“In 1940, it is the second world war, the north of France is under German occupation and the French police collaborated with the Germans … all English residing in France must be arrested. A long journey, which will last 5 years will begin for Owen. In the first place, he is taken to the prison in Lille with other English. He gives his marital status as married, He will remain there until July 21, 1940. On July 27, 1940 they are taken to the prison in Liege in Belgium. To be finally transferred to camp Tost in Poland, the “camp Ilag VIII “. This camp was opened in March 1941 ; and then the Germans closed it in June 1942, to move to a new camp from June 1942 to November 1943. On the sheet of admission we can read that my grand-father is declared to be a cabinetmaker (nowhere in his youth there is mention made of this) the Germans record that Owen is bronchitic and has rheumatism The camps of English prisoners were not concentration camps; but rather camps of “accommodation” and if the conditions were not out of the ordinary, really the English were not mistreated “Ilag is the abbreviation of the German word ” Internierungslager “.
His wife and 4 children remained locally, she was not regarded as a war widow and his name is not on any memorial so it must have been known that he was still alive but not returned back. She worked hard to support her family, dying in 1960s, but before that Owen had gone through a marriage with his French ‘wife’ in 1952 whereupon he became officially a bigamist.
As a result of family history enquiries from his French family, the last remaining child of the English family was able to be in touch with them and meet up, he had been born after his father had gone to war.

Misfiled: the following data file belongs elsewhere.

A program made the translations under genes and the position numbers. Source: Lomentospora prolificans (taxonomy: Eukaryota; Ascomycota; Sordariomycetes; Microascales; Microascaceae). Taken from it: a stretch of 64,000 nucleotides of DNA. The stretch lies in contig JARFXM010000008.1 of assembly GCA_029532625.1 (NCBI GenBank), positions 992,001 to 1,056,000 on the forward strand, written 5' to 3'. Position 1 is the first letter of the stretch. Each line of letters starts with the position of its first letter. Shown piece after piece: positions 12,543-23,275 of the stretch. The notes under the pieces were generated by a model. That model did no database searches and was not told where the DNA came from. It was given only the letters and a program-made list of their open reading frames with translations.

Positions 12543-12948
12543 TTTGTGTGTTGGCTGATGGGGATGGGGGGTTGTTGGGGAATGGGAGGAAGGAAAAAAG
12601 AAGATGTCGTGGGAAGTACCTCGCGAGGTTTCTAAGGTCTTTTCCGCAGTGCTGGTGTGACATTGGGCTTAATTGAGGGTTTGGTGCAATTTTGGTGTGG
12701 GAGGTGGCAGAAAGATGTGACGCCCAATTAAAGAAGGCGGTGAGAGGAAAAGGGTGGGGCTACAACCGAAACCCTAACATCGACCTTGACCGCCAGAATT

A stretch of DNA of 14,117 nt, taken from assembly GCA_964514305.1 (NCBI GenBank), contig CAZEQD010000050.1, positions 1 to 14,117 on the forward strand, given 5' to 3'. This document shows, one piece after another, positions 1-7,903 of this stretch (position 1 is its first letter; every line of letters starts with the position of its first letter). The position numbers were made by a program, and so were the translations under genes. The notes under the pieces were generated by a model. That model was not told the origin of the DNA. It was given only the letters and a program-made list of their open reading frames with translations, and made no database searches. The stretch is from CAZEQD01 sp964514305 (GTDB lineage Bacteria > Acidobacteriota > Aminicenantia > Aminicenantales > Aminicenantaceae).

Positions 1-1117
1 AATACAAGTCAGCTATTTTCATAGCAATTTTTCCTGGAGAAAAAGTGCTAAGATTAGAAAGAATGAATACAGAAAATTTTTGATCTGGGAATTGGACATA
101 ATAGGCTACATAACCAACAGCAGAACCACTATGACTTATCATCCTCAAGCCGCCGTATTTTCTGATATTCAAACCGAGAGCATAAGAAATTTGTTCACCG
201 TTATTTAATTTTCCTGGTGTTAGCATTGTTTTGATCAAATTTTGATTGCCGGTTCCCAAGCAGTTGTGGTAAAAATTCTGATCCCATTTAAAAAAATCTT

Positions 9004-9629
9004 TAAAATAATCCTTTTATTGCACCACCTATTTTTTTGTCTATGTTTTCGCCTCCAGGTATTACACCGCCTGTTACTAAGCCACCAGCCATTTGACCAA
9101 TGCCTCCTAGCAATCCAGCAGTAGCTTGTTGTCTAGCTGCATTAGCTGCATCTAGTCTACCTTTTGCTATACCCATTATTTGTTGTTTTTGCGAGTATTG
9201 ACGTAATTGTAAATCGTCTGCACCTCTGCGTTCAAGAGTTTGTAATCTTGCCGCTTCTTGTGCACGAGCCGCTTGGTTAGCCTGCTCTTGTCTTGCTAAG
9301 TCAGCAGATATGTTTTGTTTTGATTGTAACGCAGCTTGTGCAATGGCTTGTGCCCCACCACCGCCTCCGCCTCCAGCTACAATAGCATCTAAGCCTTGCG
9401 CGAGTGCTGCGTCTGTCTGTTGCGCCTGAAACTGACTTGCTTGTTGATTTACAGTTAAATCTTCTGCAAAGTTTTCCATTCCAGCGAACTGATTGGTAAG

Neither family knew of Owen’s double life or the existence of their half brothers and sisters. They had an excellent reunion.
Both sides of the family were grateful for the help in piecing together their complicated family history, and the remaining French children and grandchildren are proud his story is being told. [ It also brought my schoolgirl French back into use]
Scots Pine Spotting – a new hobby
Last year I began to take notice of the groups of Scots Pine trees about the local countryside. And to discover that they were the signposts for the drovers driving animals and fowls across country to markets in England. Groups of them across the hillsides and Commons near Llandegley lead to the ancient welsh longhouse The Drovers Arms [now called Larchgrove] situated on the A44. Drovers from North Wales brought pine-cones down with them and planted them in clumps of three or five near the inns they wanted to recommend. In the 1600’s it was drovers who re-introduced pines to the south where they had died out . As a fast growing tall species these trees stand out. I then realised we had a clump at the top of our land, where over the fence there is a hollow way and a path leading across the hillside for the drovers to cut out the toll house on the road below to save paying a per capita fee for stock and themselves. Looking back both ways I can see groups of Scots Pines stretching back across the Common and off to the North. Last year we planted a fresh one into the group as part of our annual tree planting.
Books on the Drovers:
Toulson – The Drovers Roads of Wales
Johnson – Walking the Old Ways of Radnorshire pub Logaston Press
Smith – The Drovers’ Roads of the Middle Marches Their History pub Logaston Press
Bonser – The Drovers who they were, where they went
Hughes – Wales and the Drovers
Colyer – The Welsh Cattle Drovers